Star Trekish, rafting scientists make bold discovery on Fraser River

SFU geographer Jeremy Venditti (orange jacket; black hat) is among several scientists aboard a Fraser River Rafting Expeditions measuring boat passing through a Fraser River canyon. -  SFU PAMR
SFU geographer Jeremy Venditti (orange jacket; black hat) is among several scientists aboard a Fraser River Rafting Expeditions measuring boat passing through a Fraser River canyon. – SFU PAMR

A Simon Fraser University-led team behind a new discovery has “?had the vision to go, like Star Trek, where no one has gone before: to a steep and violent bedrock canyon, with surprising results.”

That comment comes from a reviewer about a truly groundbreaking study just published in the journal Nature.
Scientists studying river flow in bedrock canyons for the first time have discovered that previous conceptions of flow and incision in bedrock-rivers are wrong.

SFU geography professor Jeremy Venditti led the team of SFU, University of Ottawa and University of British Columbia researchers on a scientific expedition on the Fraser River.

“For the first time, we used oceanographic instruments, commonly used to measure three-dimensional river flow velocity in low land rivers, to examine flow through steep bedrock canyons,” says Venditti. “The 3-D instruments capture downstream, cross-stream and vertical flow velocity.”

To carry out their Star Trek-like expedition, the researchers put their lives into the experienced hands of Fraser River Rafting Expeditions, which took them into 42 bedrock canyons. Equipped with acoustic Doppler current profilers to measure velocity fields, they rafted 486 kilometres of the Fraser River from Quesnel to Chilliwack. Their raft navigated turbulent waters normally only accessed by thrill-seeking river rafters.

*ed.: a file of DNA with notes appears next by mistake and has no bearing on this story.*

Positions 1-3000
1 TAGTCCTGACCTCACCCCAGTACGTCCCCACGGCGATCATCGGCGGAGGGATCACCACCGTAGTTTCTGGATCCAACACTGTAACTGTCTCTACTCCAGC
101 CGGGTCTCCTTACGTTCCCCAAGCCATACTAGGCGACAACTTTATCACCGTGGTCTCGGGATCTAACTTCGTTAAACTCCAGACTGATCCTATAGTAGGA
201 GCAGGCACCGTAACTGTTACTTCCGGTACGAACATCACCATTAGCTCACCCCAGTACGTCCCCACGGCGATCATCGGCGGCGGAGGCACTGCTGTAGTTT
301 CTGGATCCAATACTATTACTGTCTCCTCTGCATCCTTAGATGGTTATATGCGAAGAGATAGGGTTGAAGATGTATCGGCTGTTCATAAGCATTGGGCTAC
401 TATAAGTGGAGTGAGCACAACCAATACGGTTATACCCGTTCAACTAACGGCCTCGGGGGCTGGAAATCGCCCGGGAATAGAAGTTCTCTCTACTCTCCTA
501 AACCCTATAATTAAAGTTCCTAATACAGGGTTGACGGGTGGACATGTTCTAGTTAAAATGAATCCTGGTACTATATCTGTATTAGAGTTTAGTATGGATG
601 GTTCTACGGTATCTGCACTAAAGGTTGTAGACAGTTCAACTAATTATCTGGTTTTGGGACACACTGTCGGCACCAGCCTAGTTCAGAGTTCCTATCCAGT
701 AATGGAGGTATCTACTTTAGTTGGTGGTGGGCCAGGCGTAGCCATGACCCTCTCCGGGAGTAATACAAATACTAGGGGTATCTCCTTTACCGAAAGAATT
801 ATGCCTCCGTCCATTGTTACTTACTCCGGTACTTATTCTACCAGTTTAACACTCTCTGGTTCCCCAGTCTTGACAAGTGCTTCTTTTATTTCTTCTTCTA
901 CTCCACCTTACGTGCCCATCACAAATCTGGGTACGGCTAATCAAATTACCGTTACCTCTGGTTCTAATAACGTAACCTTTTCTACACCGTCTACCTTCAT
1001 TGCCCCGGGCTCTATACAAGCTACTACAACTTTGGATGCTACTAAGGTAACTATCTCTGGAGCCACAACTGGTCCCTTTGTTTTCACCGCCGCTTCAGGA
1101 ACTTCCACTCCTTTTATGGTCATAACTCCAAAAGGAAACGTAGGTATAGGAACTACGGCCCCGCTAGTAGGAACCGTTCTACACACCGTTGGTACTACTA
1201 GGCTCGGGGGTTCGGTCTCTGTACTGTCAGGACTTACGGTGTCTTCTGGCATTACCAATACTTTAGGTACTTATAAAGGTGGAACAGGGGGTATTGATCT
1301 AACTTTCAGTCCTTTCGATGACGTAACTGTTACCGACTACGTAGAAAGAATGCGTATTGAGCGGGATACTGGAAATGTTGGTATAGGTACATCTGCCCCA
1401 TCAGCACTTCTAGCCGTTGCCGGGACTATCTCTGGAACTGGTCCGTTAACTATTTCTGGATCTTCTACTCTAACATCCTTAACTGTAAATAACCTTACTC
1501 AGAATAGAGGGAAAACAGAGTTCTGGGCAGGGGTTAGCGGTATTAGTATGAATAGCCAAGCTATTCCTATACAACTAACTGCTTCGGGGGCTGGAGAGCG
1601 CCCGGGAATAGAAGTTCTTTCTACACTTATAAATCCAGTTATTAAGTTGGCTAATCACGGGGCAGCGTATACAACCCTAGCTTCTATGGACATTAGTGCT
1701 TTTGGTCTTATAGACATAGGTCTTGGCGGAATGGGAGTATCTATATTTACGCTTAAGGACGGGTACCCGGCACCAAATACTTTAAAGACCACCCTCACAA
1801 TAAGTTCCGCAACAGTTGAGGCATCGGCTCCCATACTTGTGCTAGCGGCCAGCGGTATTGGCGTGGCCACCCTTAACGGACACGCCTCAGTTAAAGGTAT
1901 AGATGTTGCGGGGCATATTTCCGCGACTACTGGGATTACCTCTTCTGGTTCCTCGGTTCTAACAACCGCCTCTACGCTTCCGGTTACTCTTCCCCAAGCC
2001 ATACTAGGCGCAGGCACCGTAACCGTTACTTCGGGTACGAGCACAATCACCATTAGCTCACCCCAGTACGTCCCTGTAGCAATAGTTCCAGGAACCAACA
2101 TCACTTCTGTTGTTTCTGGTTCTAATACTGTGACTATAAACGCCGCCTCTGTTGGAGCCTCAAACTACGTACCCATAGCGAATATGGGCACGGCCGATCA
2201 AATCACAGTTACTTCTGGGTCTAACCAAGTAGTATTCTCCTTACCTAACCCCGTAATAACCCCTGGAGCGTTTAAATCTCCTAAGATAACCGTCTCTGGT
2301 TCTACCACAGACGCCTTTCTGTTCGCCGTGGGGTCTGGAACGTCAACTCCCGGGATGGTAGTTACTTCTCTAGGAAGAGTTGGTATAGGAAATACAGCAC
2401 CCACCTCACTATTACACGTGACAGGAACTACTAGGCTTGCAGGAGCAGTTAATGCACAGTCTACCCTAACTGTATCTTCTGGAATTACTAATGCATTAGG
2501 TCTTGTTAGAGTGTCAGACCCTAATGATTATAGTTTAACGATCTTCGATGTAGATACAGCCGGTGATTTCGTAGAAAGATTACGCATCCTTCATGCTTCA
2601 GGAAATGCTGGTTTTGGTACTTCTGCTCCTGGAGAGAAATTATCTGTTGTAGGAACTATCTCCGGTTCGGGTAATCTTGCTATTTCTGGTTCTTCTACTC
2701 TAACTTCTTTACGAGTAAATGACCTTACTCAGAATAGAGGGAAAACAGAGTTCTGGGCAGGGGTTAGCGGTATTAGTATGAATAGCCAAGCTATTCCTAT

“Current models of bedrock-rivers assume flow velocity is uniform, without changes in the downstream direction. Our results show this is not the case,” says Colin Rennie, an Ottawa U civil engineering professor.

“We observed a complicated flow field in which high velocity flow plunges down the bottom of the canyon forming a velocity inversion and then rises along the canyon walls. This has important implications for canyon erosion because the plunging flow patterns result in greater flow force applied to the bed.”

The scientists conclude that river flow in bedrock canyons is far more complex than first thought and the way scientists have linked climate, bedrock incision and the uplift of mountains needs to be rethought. They say the complexity of river flow plays an important role in deciding bedrock canyon morphology and river width.

“The links between the uplift of mountain ranges, bedrock incision by rivers and climate is one of the most important open questions in science,” notes Venditti. “The incision that occurs in bedrock canyons is driven by climate because the climate system controls precipitation and the amount of water carried in rivers. River flow drives the erosional mechanisms that cut valleys and allow the uplift of majestic mountain peaks.”

Venditti adds that river flow velocity in bedrock canyons also influences the delivery of sediment from mountain-rivers to lowland rivers.

“Sediment delivery controls water levels and stability of lowland rivers, which has important implications for lowland river management, flooding impacts to infrastructure, availability of fish habitat and more.